Neville dislikes skateboarders
Saturday, July 3 2021
location: 800 feet west of Woodworth Lake, Fulton County, NY
Some idiot was shooting a gun this morning; it sounded like it was coming from a quarter mile or so to the southwest. Gretchen was about to have another bout of buyer's remorse, but I pointed out how this was different from what we face back in Hurley. Whoever was shooting was probably doing so on his own land, and the shooting was likely to end whenever he was tired of doing it. That's very different from a de facto public gun range patronized by dozens of different people. If something were to happen to one such person, the amount of shooting wouldn't change much. But if something were to happen to one person shooting on his own land, there might not be shooting from that land ever again. (I don't mean "something untoward," I mean something like a change in interest, an onset of illness, or a change in land ownership. No such things will ever fix the bus turnaround on lower Dug Hill Road.)
After eating a breakfast of things like tempeh salad, bread, and hummus, we walked somewhat over a mile to Ed's palatial log cabin to retrieve our Chevy Bolt. Along the way, we were passed by various others in the association, all of them in either conventional vehicles or four-wheel off-road recreational vehicles. A few of them stopped to say hello.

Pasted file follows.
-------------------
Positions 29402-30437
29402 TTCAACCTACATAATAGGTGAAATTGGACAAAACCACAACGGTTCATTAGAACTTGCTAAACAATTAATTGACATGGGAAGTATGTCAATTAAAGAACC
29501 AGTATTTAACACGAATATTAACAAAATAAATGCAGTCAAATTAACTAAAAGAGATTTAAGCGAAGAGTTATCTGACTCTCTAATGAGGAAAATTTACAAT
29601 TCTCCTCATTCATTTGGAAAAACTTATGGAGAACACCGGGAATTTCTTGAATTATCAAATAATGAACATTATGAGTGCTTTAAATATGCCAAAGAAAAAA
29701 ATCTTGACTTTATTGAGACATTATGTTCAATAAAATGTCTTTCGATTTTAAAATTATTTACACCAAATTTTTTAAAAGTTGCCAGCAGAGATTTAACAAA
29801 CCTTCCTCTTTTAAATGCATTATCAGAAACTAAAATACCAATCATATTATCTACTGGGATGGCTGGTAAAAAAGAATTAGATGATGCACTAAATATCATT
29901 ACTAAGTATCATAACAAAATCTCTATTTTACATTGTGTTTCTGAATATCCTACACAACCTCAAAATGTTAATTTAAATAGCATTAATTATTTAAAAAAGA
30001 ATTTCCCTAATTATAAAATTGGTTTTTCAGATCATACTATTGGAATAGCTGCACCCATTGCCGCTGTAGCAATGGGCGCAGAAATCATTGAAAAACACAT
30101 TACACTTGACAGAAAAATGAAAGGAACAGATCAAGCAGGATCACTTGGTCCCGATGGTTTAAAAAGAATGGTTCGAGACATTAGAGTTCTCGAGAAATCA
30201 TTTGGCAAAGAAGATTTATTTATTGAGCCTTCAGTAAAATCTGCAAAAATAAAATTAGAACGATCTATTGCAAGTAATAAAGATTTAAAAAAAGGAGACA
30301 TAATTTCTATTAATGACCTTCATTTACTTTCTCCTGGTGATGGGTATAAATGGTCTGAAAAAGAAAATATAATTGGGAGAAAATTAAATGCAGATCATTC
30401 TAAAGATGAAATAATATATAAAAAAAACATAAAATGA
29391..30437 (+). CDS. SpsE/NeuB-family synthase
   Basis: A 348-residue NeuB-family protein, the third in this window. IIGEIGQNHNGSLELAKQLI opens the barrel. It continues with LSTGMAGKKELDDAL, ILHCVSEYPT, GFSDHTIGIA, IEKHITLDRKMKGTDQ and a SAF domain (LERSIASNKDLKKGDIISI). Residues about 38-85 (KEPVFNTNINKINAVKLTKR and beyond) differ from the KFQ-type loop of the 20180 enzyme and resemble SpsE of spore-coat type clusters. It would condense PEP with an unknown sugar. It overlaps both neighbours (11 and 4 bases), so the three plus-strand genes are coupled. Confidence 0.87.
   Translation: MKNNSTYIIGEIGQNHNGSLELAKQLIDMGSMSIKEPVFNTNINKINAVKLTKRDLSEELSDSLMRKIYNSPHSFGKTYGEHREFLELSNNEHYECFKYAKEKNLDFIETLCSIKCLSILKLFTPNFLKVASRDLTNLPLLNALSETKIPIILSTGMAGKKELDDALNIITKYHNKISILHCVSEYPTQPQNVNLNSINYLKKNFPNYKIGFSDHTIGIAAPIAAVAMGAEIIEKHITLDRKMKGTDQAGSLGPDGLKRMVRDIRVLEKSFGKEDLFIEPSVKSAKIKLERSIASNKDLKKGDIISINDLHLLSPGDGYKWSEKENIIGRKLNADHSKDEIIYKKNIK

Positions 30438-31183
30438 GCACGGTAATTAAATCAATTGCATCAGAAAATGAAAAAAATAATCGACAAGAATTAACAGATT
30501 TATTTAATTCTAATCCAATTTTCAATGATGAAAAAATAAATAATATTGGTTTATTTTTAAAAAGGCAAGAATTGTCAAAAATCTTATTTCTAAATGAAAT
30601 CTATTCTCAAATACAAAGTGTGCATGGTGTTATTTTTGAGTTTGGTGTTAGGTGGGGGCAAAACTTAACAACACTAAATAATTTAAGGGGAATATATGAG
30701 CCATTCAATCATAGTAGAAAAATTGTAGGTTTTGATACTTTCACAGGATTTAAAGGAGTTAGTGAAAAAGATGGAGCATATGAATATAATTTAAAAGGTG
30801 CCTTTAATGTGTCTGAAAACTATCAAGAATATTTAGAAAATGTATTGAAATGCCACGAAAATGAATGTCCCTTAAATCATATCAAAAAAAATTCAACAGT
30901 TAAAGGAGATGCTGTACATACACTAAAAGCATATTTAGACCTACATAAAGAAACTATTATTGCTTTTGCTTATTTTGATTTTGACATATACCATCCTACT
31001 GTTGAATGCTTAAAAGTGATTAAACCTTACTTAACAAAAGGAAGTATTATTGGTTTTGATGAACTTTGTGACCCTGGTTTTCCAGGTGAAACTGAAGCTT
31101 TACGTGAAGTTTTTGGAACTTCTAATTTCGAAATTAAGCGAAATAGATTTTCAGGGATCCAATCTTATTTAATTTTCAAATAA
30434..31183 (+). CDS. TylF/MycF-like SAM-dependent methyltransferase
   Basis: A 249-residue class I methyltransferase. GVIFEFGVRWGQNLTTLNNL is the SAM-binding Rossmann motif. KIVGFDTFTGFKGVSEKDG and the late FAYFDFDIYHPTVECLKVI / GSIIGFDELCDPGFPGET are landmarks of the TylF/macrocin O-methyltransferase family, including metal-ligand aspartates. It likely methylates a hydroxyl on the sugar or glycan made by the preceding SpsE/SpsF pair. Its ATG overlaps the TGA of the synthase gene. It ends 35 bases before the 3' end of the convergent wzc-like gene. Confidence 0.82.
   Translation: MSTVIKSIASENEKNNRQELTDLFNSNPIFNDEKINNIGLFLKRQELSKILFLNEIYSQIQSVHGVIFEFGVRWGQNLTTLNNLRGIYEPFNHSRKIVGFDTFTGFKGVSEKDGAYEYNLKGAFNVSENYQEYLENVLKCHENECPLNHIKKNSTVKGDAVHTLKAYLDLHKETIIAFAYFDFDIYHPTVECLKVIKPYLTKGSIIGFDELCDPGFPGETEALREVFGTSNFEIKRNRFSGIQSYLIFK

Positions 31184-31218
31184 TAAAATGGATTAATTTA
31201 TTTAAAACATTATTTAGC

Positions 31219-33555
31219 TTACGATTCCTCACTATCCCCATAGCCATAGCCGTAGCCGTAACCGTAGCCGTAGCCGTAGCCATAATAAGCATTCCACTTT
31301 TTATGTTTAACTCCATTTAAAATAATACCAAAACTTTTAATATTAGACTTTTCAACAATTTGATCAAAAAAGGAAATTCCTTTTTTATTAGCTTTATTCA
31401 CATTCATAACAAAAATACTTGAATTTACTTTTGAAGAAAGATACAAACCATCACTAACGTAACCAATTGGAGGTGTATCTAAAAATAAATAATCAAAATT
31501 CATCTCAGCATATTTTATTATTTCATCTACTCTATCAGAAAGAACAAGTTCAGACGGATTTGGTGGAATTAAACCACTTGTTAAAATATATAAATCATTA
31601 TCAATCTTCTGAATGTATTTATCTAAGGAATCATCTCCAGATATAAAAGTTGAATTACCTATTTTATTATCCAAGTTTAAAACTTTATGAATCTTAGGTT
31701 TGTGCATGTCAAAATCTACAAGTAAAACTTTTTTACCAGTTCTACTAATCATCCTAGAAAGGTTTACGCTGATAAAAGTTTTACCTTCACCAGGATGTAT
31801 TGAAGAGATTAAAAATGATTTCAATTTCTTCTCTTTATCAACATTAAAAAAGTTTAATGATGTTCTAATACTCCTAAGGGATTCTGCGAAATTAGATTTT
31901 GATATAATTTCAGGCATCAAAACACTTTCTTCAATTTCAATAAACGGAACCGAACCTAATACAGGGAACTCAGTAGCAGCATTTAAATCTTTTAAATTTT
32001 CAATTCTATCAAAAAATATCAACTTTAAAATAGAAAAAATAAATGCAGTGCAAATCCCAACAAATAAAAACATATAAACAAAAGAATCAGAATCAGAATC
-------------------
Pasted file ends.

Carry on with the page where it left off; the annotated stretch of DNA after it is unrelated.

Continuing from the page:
After getting our car, we drove from Ed's directly to the place where the home owners' association get-together was happening, in the old boyscout lodge, now owned by a guy named Mel. Like all the other buildings of the former boyscout camp, the lodge is a bit run-down, and inside it looks like a space from a very different time, dimly lit and, in the center, a massive table with a moose skull on it. There would be a meeting, but before all that, the 30 or so of us in the lodge were milling around, meeting each other. Given the rapid deployment of our cabin, others in the home owners' association were eager to meet us. Coming from an environmentalist anti-sprawl family, I always process the arrival of a new house in a place where one hadn't been as a kind of death, another ratcheting forward of man's replacement of nature with his artifacts. That wasn't how people were processing our new cabin here; they seemed to take delight in the fact that the neighborhood was being developed. And, I suppose, given the restrictions on what can be done and the fact that houses going into building envelopes is the plan, the controlled arrival of improvements is exactly what is supposed to be happening.
The Woodworth Lake homeowner's association turns out to be more diverse than I'd expected. It includes one gay gentleman, B, an interracial couple, the male half of which comes from Nigeria, and a couple from Poland (the male half of which we'd met back in April). There are also plenty of white guys who like to fish, ride motorcycles, and do other manly things. Indeed, as Gretchen pointed out to me, there's a single look that a bunch of the male homeowners have. It involves a short beard & moustache, a baseball cap, and work boots. I was one of the few white guys present without that look (Ed, being a close-shaved boomer, and Ibrahim, the Nigerian guy, were two exceptions. Even the gay association member sort of had that look.)